When I mention Turkmenistan, often people look at me with a confused stare and then ask what it is – a place, a city, what?
This Central Asian country between Kazakhstan, Iran, and a huge desert, has been ruled by a dictator for 15 years with some truly bizarre laws.
A mixture of Disneyland meeting North Korea with it’s incredible architecture, yet lack of freedoms, this country has a very rich history of violence.
It serves as a meeting point between East and West.
Today we are going to look at 20 facts about this little unknown country.
Turkmenistan declared independence from the Soviet Union on 27th of October, 1991,
Turkmenistan was ruled by dictator and President for Life, Saparmurat Niyazov between 1991 and 2006.
This unique country holds the Guinness World Record for the largest indoor Ferris wheel in an architectural structure. The Ferris wheel is 156 feet (47.60 m) tall, while it’s surrounding structure is 187 feet (57 m).
The Darvaza Gas Craters, or Gates to Hell as the locals know it, is a 226 feet (60 m) wide and 98 feet (30 m) deep crater that has huge deposits of oil and natural gas. In an attempt to burn off the excess gas, Soviet engineers set it alight in 1971, estimating that it would take a few weeks to burn off. It still burns to this day!
The Ancient City of Merv in South Eastern Turkmenistan, is a city that was completely destroyed several times. It was captured by the Mongols who executed the entire population, apart from 400 artisans. Some historians believe that over one million people were killed.
The Karakum Desert, or Black Sand in the Turkic languages, occupies 70% of Turkmenistan, or 135,135 square miles (350,000 km²). It’s also one of the driest deserts in the world, with some areas recording only 0.005 inches (0.12mm) of precipitation annually.
July 1983 officially saw the hottest day in Turkmenistan and the Soviet Union – it was recorded at the Repetek Reserve at 122 F.
Turkmenistan has the 6th largest oil and natural gas reserves in the world.
In March 2014, 15,000 public health workers were dismissed from their roles. A year later, all hospitals outside of the capital were closed. This was because it was decided that everyone should come to the capital for treatment.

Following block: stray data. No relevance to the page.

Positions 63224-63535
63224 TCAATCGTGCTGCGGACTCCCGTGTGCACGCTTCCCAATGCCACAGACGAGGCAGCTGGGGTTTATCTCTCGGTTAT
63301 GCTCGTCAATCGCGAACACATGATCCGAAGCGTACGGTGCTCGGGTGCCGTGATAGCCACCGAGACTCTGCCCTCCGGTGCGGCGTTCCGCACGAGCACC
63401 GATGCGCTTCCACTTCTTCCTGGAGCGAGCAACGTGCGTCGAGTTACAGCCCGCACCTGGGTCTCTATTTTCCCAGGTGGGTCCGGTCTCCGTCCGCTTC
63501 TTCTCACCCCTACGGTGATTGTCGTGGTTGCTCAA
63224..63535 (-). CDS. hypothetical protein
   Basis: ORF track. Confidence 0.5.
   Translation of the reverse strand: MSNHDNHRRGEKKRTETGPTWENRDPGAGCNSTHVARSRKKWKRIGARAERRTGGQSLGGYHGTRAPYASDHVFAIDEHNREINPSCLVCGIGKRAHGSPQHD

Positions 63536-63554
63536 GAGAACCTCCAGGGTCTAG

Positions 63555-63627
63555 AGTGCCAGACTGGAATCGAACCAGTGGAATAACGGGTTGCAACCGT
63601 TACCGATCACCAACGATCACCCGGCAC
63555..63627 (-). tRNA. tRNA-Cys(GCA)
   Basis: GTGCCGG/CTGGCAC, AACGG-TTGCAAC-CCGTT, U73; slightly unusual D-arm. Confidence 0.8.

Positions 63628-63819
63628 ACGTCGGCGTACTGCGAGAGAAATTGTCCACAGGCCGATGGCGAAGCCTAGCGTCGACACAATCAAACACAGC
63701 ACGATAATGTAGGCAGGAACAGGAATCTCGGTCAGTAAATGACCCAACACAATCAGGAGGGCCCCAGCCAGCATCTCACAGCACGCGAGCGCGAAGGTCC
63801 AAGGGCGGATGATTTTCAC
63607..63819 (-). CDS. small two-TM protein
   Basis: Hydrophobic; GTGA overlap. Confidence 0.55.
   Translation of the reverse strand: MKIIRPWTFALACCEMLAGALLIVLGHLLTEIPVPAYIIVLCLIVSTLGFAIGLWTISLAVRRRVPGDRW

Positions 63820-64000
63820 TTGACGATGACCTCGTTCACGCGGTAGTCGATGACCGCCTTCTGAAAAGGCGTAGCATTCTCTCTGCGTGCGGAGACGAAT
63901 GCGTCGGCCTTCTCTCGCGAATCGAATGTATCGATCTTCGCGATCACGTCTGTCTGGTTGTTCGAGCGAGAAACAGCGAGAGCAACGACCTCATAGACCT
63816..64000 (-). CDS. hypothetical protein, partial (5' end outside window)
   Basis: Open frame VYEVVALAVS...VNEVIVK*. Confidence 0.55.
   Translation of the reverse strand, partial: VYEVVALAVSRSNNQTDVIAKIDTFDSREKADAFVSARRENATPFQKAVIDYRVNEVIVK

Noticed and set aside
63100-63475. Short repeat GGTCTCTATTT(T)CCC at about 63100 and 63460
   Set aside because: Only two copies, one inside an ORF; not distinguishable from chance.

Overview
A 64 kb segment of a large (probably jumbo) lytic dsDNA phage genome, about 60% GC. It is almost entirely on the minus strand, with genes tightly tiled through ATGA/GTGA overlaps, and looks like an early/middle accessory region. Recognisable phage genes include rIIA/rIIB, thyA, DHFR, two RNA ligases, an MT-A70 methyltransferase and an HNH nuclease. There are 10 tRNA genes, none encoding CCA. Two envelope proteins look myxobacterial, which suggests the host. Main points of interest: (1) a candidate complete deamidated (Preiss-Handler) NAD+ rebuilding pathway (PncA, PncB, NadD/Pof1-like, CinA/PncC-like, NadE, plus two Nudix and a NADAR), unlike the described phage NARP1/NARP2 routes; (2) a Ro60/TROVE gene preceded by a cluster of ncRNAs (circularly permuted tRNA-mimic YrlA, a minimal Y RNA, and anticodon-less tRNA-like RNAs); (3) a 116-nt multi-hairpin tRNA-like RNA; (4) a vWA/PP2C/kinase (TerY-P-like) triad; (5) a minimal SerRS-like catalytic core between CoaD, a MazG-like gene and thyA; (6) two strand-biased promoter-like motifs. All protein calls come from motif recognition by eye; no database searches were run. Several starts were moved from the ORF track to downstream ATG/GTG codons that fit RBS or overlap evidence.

President for Life, Saparmurat Niyazov implemented many laws throughout his reign, here are just a few:
On February 2004 men were banned from having long hair or beards.
In 2005 lip syncing was banned at concerts.
Dogs were banned from the capital due to their “unappealing odor.”
Smoking was banned in all public places and for all government employees.
Dubbed as the North Korea of Central Asia, Turkmenistan is ranked as one of the hardest countries to enter, with strict visa applications requiring assistance from tour agencies and a guide.
Ashgabat holds the Guinness World Record for the most public pools in a single place. At 27, the most buildings clad in marble and the largest architectural star with a mind blowing area of 34,875 square feet (3,240 sq. m).
Between 2002 and 2008, the days of the week and months of the year were renamed to Turkmen National Symbols.
2015 saw Turkmenistan’s first satellite launched, in the same month all satellite dishes were banned across the country in an attempt to stop Turkmen’s gaining access to international media.
The Ruhnama – a book written by Saparmurat Niyazov had to be displayed in a locations of prominence, all government buildings, and shops. Within mosques, it was to be treated the same as the Qur’an. Failure to do this would lead to destruction of the mosque.
Gurbanguly Berdimuhamedow took power of Turkmenistan in February 2007, succeeding Saparmurat Niyazov.
A main part of the original constitution was “permanent neutrality” which was officially recognized by the UN in 1995. Turkmenistan has no ties with NATO or Collective Security Treaty Organization (CSTO).
Under the Decree of the People’s council, on the 17th of August 2003, the population of Turkmenistan is entitled to subsided electricity, natural gas, water, and salt until 2030. Up to 2014, this also included the vehicles.
Saparmurat Niyazov’s cult of personality and leadership was used as base for the film, “The Dictator.”
According to the 2017 World Press Freedom Index, Turkmenistan ranked is 178th out of 180 with only North Korea and Eritrea below it. This puts it in the top 10 of most censored countries.